RICHMOND, Va. (WRIC) — Every state across the country is working to meet President Joe Biden’s goal of having enough vaccine supply for every adult by May 1. Virginia’s vaccine czar told 8News Monday the commonwealth is expected to beat that goal; having enough supply for adults one week early.

State Vaccine Program Coordinator Dr. Danny Avula said Virginia expect 500,000 vaccine doses this week, most of which will be first and second doses of Moderna and Pfizer. Around 127,000 of Virginia’s available doses are being distributed through a federal, and retail pharmacy partnership.

Avula said there will be around 9,600 doses of Johnson & Johnson available this week, but that allocation is expected to drastically increase to 100,000 by Tuesday of next week.

The cause for big jump in the single-dose vaccines is due to new federal production guidelines for Johnson & Johnson, Avula said.

Even if enough vaccines are procured by May 1, Avula said it will take the entire month to administer those shots to those who want them.

With the steady supply of vaccines, some counties have started transitioning to Phase 1c of the vaccination plan. Avula says smaller more rural areas are transitioning faster.

When looking at larger and more populous areas like Central Virginia, Hampton Roads and Northern Virginia, Avula says, “I think we are probably a couple weeks out from a transition from 1b to 1c.”

“It could happen earlier because when we go from 1b to 1c it doesn’t mean we stop vaccinating 1b individuals,” he said, “…it just means that we open up the pipeline a little bit to make sure that we can still use all of the vaccination capacity that is built up.”

Even though the next vaccination phase is projected to launch in several weeks for most Virginians, Avula said the state is ahead of Mr. Biden’s supply goal.

“I think that we will be able to easily meet the president’s goal of getting to the general population by May 1″ Avula said. “I think that we will probably be there about a week ahead of that schedule.”

Around that same time, the vaccine coordinator suspects Virginia could have a fourth vaccine available, if AstraZeneca is granted emergency use authorization from the FDA. Avula said the initial efficacy data for AstraZeneca vaccines — around 79% effective at curbing symptomatic illness — are encouraging and shots could be available in the U.S. as early as late April or early May.

With lots of talk surrounding vaccines and herd immunity, many are wondering when life will return to normal. Avula tells 8News that the CDC guidance notice fully vaccinated people can gather with each other is encouraging.

“I think, both, more data that supports the fact that you can’t really be a carrier or transmit disease, hopefully that’s what the data will continue to show, paired with decreasing case rates, I think that’s what we need to give us the confidence to move forward with opening up more,” he said.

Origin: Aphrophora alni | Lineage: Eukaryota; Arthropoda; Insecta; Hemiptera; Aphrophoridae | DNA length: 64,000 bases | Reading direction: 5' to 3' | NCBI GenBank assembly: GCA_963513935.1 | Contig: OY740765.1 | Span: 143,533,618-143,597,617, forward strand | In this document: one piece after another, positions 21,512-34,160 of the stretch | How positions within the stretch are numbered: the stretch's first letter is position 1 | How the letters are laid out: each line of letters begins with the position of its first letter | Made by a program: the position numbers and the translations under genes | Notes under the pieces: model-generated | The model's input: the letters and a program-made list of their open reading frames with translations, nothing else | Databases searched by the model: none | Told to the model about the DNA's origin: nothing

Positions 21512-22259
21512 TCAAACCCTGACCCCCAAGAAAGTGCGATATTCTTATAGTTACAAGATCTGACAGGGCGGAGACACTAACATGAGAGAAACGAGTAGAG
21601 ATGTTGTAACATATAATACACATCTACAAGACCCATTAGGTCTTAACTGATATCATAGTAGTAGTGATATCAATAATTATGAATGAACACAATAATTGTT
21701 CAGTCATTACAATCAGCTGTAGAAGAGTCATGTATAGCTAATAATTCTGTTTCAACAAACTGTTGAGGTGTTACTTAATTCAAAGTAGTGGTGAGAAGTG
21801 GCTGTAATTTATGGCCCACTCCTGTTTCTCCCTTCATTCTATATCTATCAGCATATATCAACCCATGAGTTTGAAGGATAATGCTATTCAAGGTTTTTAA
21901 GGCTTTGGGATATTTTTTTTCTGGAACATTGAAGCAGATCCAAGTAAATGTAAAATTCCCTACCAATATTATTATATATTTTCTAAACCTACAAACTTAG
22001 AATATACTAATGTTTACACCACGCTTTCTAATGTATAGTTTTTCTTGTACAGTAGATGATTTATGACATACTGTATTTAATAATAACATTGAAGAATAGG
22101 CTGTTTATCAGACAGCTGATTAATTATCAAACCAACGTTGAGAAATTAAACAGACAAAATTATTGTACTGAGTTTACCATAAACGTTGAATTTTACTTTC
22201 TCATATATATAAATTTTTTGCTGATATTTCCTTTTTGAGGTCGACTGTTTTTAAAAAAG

Things that could stand in the way of a full re-opening are the continued emergence of different variants. Avula said today’s vaccines have proved effective against the U.K. variant, while other variants such as the South African variant have not fully emerged yet.

Virginians, vaccinated or not, are still required to wear masks to protect others as well as themselves. Some have even started wearing two masks, which Avula says creates a better fit and provides a thicker barrier against respiratory droplets.

But, the vaccine czar said that hopefully in the “not so distant future” Virginians will be able to return to life without masks.

One thing that might secure a return to normal is another shot of vaccines for everyone.

“It may take another round of booster vaccination in the fall or winter before we can totally do away with the mask wearing and social distancing,” Avula said.

Moderna is already working on producing booster shots and other companies are working to factor in protection against the COVID-19 variants from South Africa, the U.K. and Brazil.

Avula predicts that it’s possible COVID-19 vaccines could become an annual thing just like flu shots. He says, “we have a new formulation of the flu vaccine every year based on those circulating strains, I think it’s very likely that we will have an annual of the situation of the COVID vaccine where we’ve got a new formulation based on the dominant circulating strains each year.”

But for now, the state has to continue working on reaching everyone for their first round of shots. Avula expressed concern that accessing some state residents such as undocumented individuals may prove difficult.

In order to reach the goal of vaccinating 75% of Virginia’s population — the threshold for targeted herd immunity — Avula said the state will have to push to reach that last 10% of people.

“Whether, it’s because of frank hesitancy because of a concern or unwillingness to get vaccinated, but which we need to continue to rely on relationships that primary care providers have with patients, the trust that they have with nurses and other providers,” Avula said. “So, I think there’s another proponent of education and of working through that relationship to get people to get off the fence.”